"With the entry into force of the Rome Statute in July 2002 and the election of judges and prosecutors of the Court in 2003, there is need for states parties to the Rome Statute to enact laws to incorporate the crimes defined in the treaty. Currently, 92 states are parties to the treaty. The success of the ICC will depend not only on widespread ratification of the Rome Statute, but also on states parties' compliance with obligations under the treaty. For almost every state this will require some change in national law in accordance with existing laws and proceedings in a given legal system. The experience of most states parties to the treaty is that the Rome Statute will require some form of domestic implementing legislation, even if this is not the normal practice of the state. There is need for co-operation between the Court and state parties on the administration of justice. For the Court to function properly, the immunity of its personnel should be guaranteed and provisions in national constitutions that are incompatible with the Rome Statute should be amended to bring them in conformity with the provisions of the treaty. ... Thus far, South Africa is the only African country that has adopted an implementing legislation domesticating the Rome Statute. Other African countries such as Congo, DRC, Ghana, Nigeria and Senegal have draft bills. There is, therefore, the need for African countries that are state parties to the treaty to positiviely confront the above challnges while incorporating the provisions of the Rome Statute into national law. ... The first chapter is an introduciton. It sketches the background of the study and reviews the materials that will be used for the study. It focuses on several hypothesis and research questions that the study is set out to answer. It highlights the dearth of materials on the implementation of the Rome Statute in Africa. The second chapter analyses the ICC and the emerging international legal system. It discusses the complementarity principle of the Rome Statute and analysis the crimes under the jurisdiction of the Court. The effect of the bilateral immunity agreements signed by states parties to the Rome Statute with the United States of America is also highlighted. The third chapter deals with the ICC and indernational approaches to the implementation of the Rome Statute. This involves discussions on compatibility of the Rome Statute with national constitutions. Approaches adopted by states with regards to specific issues of implementation will also come into focus, followed by discussions on the amendment of constitutions and purposive interpretation as adopted by various states parties to the Rome Statute. The fourth chapter will discuss implications of the Rome Statute for domestic constitutions in Africa. The discussion will focus on immunity from prosecution granted to heads of state and government by constitutions, the surrender of persons to the ICC and sentencing of persons convicted by the Court with regards to their relationship in the implementation of the Rome Statute in Africa. The fifth chapter will be a comparative analysis of impelementation strategies adopted by South Africa, Nigeria and Democratic Republic of Congo (DRC). There will be an analysis of the relationship between the Rome Statute and African human right system. The last chapter is the conclusion with recommendations and arguments on the need for a comprehensive domestic implementation strategy of the Rome Statute in Africa." -- Introduction.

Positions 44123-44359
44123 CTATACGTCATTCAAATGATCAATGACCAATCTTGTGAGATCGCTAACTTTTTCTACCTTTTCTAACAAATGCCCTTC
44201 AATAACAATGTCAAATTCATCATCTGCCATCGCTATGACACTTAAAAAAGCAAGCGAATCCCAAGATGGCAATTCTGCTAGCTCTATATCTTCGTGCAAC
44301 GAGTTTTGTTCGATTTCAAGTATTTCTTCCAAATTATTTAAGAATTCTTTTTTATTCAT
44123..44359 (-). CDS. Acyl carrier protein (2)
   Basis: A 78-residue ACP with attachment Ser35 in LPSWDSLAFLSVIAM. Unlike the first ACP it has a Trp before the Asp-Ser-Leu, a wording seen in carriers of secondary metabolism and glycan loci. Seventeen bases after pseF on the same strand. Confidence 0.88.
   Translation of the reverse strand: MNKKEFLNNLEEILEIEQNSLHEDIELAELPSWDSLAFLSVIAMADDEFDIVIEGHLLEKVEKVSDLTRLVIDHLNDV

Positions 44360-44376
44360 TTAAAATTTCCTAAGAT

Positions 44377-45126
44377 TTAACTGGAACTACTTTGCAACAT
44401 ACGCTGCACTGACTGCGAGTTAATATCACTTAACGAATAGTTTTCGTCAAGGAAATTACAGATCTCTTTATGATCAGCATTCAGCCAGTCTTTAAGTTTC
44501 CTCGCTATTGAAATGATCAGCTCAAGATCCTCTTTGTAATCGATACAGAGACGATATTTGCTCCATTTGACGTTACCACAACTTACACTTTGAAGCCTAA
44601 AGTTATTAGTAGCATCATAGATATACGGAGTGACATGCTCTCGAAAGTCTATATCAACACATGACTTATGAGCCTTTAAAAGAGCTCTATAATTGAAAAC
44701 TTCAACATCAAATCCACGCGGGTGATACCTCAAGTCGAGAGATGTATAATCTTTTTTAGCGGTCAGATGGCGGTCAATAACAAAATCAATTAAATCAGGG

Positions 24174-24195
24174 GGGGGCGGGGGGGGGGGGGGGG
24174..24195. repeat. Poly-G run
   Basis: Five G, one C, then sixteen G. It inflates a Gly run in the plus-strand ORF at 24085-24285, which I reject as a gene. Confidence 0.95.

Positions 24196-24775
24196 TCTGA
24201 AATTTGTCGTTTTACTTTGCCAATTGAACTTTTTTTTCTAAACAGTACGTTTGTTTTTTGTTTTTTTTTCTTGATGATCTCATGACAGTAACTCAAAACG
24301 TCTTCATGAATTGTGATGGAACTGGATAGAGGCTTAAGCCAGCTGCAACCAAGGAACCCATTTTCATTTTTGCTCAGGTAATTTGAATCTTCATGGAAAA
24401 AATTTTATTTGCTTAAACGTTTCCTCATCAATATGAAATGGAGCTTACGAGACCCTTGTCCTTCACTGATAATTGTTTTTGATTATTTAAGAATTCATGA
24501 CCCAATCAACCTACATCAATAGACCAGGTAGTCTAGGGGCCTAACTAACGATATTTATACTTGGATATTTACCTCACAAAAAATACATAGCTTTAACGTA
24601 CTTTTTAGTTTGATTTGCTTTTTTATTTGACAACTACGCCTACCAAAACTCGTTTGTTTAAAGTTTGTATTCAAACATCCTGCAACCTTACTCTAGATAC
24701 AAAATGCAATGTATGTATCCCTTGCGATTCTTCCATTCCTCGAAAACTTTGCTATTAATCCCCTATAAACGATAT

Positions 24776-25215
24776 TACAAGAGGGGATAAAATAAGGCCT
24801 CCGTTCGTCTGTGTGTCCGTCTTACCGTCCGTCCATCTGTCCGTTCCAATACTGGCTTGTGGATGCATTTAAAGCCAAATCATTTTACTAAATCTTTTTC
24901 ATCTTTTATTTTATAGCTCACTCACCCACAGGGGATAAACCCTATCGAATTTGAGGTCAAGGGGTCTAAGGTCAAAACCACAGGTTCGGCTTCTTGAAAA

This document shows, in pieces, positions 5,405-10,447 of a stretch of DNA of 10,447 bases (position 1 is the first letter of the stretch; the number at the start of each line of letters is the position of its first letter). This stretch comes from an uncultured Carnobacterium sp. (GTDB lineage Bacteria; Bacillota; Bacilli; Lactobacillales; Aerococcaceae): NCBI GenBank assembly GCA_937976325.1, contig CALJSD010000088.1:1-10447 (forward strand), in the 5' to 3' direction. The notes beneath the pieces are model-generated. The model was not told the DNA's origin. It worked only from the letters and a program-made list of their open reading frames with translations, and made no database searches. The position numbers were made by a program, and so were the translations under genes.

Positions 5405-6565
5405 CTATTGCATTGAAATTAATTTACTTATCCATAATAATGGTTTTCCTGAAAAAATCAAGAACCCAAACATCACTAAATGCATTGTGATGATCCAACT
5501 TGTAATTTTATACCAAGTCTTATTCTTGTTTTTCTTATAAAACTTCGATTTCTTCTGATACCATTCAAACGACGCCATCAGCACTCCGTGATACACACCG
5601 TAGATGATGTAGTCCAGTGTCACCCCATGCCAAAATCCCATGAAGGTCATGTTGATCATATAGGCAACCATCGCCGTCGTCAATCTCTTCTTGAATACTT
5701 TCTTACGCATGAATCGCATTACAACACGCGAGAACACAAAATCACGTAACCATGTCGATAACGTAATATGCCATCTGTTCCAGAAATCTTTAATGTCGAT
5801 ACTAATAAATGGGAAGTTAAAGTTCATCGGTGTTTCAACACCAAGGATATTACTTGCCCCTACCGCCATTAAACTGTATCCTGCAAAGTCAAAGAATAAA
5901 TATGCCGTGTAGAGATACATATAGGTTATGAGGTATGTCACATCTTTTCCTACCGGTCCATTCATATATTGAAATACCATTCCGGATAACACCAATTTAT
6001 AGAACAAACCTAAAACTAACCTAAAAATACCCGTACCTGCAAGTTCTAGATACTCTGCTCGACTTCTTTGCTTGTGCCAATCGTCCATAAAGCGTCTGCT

Prepared under the supervision of Professor Lovell Fernandez at the Faculty of Law, University of the Western Cape
Thesis (LLM (Human Rights and Democratisation in Africa)) -- University of Pretoria, 2003.